You might think you’re dealing with all this “breathing” stuff. After all, this is one of those processes that (fortunately) happens automatically and (fortunately) doesn’t require anything on your to-do list.But beatwork Practicing inhaling and exhaling a little more consciously is a way to get more out of one of your body’s most important processes.
“Breathwork is the practice of breathing intentionally with exercises and techniques that change our physical and mental states in some way,” says Jackie, Mindfulness and Meditation Instructor at Aro Moves.・Stewart says. If you’ve ever decompressed by taking a deep breath followed by a dramatic sigh (exhale), congratulations. You are unconsciously performing a type of breathing exercise.
Ahead, Stewart provides a compelling argument for building an ongoing relationship with your breath that will serve you in good times and bad. Plus, next he shares some exercises that will help you the next time you encounter an SOS moment or just want to take a little time for yourself.
Benefits of breathwork
Writing breathwork on your calendar calms your body. and heart. “Breathwork is a powerful tool to help re-establish the mind-body connection,” says Stewart. “When we take a deep breath, it sends a signal to our brain and body that we are now safe. This shifts our nervous system from the flight-or-fight sympathetic nervous system to the rest-and-digest parasympathetic nervous system, which is what we It will be in its natural state.” ”
The parasympathetic nervous system releases the hormone acetylcholine, which slows the heart rate. It also lowers blood pressure, increases gastric secretion (a great thing), and promotes proper digestion. All of this means a body that’s a little more calm, present, and ready to engage with the world.
“When the parasympathetic nervous system is activated, we feel more relaxed, curious, and engaged with the world around us. Our perspective expands and we begin to consider the experiences of others. You can,” Stewart says. Research shows that breathing exercises can also boost your mood, improve focus, and reduce stress and anxiety.
Breathing exercises for beginners and beginners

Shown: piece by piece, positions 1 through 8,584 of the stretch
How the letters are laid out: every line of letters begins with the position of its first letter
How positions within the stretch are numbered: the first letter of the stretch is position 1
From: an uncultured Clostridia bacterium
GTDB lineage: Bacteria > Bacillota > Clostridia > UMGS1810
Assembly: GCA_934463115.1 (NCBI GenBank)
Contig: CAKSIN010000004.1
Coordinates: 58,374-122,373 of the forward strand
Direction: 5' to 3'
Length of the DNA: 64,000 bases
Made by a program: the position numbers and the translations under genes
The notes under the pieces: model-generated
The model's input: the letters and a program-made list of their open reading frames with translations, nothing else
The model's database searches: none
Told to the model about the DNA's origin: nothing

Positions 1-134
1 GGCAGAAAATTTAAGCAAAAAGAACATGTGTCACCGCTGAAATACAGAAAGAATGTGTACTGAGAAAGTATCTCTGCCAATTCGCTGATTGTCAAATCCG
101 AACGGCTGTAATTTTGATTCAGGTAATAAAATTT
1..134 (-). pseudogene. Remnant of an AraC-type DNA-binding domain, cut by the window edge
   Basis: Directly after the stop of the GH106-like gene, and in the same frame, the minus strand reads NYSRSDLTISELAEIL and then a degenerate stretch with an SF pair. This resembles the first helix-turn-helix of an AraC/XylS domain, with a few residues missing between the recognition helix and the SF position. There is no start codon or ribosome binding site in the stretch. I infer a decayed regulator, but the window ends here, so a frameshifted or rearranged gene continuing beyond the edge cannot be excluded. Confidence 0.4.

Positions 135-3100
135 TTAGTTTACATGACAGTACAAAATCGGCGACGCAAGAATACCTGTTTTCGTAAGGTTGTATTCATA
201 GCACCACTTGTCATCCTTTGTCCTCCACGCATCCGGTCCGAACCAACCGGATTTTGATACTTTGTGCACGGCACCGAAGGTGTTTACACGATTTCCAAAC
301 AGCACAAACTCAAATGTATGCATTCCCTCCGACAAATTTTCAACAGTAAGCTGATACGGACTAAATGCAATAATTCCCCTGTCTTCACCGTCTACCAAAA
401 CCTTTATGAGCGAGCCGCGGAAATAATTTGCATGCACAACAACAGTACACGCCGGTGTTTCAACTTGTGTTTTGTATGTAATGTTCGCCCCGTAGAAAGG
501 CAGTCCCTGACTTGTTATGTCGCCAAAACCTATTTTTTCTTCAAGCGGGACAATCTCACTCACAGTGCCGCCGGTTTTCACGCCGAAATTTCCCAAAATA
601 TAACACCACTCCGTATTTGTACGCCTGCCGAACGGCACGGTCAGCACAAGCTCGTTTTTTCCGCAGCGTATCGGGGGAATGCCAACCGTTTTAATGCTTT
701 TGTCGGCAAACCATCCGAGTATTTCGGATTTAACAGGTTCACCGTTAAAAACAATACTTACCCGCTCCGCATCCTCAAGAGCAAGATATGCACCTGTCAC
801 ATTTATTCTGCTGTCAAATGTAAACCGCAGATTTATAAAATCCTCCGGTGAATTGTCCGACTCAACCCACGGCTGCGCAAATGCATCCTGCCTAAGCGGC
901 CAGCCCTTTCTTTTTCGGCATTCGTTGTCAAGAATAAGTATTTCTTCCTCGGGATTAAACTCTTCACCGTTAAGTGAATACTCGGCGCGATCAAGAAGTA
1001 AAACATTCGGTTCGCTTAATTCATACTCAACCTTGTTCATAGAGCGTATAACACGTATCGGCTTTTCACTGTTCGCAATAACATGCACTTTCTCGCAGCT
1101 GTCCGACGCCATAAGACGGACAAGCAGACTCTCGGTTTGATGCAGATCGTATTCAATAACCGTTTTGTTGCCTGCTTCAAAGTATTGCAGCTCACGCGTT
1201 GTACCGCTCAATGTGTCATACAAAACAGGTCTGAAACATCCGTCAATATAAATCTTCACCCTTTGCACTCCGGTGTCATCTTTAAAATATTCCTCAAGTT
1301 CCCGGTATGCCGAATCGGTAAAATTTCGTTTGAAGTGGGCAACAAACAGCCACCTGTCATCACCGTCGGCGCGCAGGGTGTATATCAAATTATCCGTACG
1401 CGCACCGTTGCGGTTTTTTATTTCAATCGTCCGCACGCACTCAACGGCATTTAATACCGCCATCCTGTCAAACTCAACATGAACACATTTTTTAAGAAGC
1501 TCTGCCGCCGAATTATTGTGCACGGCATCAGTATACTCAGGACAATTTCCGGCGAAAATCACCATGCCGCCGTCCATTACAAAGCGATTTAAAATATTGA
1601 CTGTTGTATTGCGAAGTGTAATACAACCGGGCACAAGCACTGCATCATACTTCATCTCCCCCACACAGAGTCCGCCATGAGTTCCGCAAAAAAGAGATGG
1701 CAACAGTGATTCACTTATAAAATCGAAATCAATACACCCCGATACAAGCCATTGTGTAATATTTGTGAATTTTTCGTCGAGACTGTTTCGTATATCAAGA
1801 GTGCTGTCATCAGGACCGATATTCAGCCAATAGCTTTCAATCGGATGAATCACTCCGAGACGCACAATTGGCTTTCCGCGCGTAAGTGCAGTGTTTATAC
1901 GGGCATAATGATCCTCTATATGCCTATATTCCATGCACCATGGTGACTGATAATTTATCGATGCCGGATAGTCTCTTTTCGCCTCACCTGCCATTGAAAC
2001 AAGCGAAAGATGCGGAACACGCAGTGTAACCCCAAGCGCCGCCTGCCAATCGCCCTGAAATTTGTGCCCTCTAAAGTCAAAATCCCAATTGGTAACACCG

Fortunately, breathing exercises tend to be simple and easy to learn. “For me, the quickest and easiest breathwork practice is the one I can do on the fly, anytime, anywhere,” says Stewart. “When you find yourself in a moment of tension, stopping and breathing provides instant relief and allows your body and mind to switch gears on the fly.”
This one large inhalation and exhalation brings us back to the right moment and gives us the opportunity to seriously think about what we want and need to do next. “Every time we do this, we begin to habituate this very simple and effective act. It’s a way of connecting us with our nervous system and freeing us from a more reactive mode. , it allows you to calm down in a more balanced and broader way of relating,” says Stewart.
Below, Stewart shares three basic breathing exercises you should have in your back pocket (beyond one deep breathing exercise).
“This exercise is called box breathing or square breathing because you’re basically creating a square with your breath by inhaling, holding, exhaling, and holding for a count of four each time.” Stewart says. “This breathing is especially helpful when we find ourselves stuck in destructive thoughts. It interrupts that pattern, redirects our attention, and allows us to breathe deeply and slowly. It helps you stay focused.” Here are her instructions for box breathing:
- Find a comfortable sitting position that keeps your spine straight. Keep your muscles relaxed. You can close your eyes or focus less if you want. Start by calming your body and allowing your breathing to occur naturally.
- Inhale first, inhale for 4 seconds, hold your breath for 4 seconds, exhale for 4 seconds, hold for 4 seconds, then inhale the next breath.